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Most of the time I see arguments like this the author probably has an inconsistent and de-normalized schema. With the caveat that all growing systems gather warts, and yes, it's nigh upon impossible to keep your data de-normalized at scale with sufficient complexity, an ORM coupled with a decently designed schema is an unbeatable combination. Not only do you get fast development, code re-use, and easy benchmarking but you also get all the knowledge and expertise that's been baked into the ORM. Most ORM's now come with miles of security features built in, and are able to infer and optimize on complex queries and joins better than your average non-DBA developer (assuming your data size isn't in the millions of rows, per table, with < 3 tables to join... aka 90% of all queries).

Of course general solutions sometimes can't match up with tightly coupled, highly optimized, extremely specific hand crafted SQL, and duh, making things easier can encourage bad practices, but that's just parroting tautologies and ignoring all of the benefits you get with an ORM. In fact, good ORM's will even provide tools to allow you to construct custom queries in the same scope as an ORM query, allowing you to have your cake and eat it too. Why would you throw out the baby with the bathwater when you can just rewrite your most egregious 10% of queries in SQL, while allowing the rest of your app to merrily chirp on? Hopefully one day someone super smart can create a brilliant ORM that incorporates machine learning, whizbang functional tools, and insert trendy something or other here and we can all relegate SQL to the status of "DB assembly" where it belongs. I, for one, am embracing an era where devs no longer have to shlep around arcane DBA wisdom tidbits in comments above grotesque SQL queries. Why would you ever reject high level abstraction over tedious minutiae?!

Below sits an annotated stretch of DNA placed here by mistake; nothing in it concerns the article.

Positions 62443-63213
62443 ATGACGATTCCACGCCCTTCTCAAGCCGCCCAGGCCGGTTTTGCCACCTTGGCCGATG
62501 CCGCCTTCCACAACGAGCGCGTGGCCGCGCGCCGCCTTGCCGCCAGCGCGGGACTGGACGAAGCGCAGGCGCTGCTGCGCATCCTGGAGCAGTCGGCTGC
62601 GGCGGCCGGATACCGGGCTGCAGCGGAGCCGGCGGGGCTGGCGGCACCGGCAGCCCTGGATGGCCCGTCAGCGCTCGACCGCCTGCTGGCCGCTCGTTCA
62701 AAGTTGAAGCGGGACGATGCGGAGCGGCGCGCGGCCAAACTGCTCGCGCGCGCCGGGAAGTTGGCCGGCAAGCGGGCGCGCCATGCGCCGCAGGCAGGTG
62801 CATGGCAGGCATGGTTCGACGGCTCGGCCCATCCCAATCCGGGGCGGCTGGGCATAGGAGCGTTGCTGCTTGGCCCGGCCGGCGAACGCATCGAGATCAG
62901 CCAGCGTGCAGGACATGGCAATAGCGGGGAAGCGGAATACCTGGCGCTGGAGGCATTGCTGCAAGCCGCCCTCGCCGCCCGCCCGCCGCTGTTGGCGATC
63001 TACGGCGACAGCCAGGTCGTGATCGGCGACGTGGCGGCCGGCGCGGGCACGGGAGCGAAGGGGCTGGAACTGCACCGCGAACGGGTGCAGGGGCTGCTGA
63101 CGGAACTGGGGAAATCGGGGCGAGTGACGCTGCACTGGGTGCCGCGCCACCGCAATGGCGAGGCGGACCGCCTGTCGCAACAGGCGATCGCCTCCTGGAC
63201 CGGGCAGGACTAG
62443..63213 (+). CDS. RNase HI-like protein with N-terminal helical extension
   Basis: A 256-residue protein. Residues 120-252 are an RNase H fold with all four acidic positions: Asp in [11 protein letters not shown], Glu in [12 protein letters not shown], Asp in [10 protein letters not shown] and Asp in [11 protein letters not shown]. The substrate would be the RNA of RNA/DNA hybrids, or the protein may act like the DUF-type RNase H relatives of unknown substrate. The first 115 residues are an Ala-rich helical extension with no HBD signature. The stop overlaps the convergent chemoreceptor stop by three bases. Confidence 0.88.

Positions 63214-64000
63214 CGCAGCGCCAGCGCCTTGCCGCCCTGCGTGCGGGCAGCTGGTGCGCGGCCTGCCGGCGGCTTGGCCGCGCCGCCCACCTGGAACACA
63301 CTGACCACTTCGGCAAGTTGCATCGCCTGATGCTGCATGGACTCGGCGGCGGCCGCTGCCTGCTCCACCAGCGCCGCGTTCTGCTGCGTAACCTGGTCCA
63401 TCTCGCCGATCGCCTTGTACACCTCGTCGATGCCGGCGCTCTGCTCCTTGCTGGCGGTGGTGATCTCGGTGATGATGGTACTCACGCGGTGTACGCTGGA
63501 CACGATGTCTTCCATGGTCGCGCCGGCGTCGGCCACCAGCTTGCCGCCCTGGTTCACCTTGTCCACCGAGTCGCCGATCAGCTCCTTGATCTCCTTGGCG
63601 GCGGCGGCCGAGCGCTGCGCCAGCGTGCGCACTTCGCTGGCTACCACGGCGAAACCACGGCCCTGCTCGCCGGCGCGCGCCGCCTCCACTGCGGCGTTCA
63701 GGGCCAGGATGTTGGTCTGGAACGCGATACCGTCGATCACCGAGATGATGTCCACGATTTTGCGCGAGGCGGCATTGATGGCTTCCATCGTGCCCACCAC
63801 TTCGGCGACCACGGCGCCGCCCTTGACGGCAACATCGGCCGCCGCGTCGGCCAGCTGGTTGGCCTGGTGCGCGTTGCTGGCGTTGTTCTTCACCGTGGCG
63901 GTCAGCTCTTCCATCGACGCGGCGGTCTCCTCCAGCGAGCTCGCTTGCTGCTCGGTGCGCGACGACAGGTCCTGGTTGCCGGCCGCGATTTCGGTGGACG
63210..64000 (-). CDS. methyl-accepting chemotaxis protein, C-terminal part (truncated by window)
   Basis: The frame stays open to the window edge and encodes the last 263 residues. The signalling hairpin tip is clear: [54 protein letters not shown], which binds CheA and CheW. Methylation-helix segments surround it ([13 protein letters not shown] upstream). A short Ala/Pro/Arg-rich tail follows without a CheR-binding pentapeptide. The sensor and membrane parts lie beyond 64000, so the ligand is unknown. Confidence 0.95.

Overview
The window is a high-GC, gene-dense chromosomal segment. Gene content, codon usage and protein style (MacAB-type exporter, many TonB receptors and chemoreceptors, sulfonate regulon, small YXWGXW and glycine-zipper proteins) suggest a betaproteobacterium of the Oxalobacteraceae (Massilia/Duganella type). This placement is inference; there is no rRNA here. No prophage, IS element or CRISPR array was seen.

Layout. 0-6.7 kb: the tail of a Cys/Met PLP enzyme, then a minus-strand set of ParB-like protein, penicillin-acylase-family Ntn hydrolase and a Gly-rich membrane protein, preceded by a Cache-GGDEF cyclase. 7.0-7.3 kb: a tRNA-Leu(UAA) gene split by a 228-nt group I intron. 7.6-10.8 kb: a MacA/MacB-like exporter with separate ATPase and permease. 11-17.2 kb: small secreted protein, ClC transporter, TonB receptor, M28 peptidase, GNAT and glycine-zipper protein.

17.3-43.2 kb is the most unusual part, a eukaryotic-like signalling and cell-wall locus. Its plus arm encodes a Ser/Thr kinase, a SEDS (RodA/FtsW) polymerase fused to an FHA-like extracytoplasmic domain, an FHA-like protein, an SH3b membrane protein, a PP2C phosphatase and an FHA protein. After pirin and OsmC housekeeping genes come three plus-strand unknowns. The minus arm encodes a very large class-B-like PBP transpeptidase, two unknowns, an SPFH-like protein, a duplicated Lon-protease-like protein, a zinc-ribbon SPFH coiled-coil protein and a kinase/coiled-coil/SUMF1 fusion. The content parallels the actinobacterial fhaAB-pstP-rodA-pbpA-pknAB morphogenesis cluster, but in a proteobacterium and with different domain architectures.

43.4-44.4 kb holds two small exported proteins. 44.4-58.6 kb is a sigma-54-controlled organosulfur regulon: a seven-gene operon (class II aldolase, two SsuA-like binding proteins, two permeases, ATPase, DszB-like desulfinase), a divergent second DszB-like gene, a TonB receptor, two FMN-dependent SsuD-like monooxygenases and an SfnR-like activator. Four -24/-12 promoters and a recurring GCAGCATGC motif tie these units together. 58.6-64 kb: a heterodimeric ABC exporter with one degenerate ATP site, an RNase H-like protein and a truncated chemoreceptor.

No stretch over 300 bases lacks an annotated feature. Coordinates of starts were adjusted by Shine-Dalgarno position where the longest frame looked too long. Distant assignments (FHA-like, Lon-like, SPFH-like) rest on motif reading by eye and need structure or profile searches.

P.S. This is all ignoring the ease of which you can switch database backends/engines with ORM's, which could be a 500 word comment all on it's own

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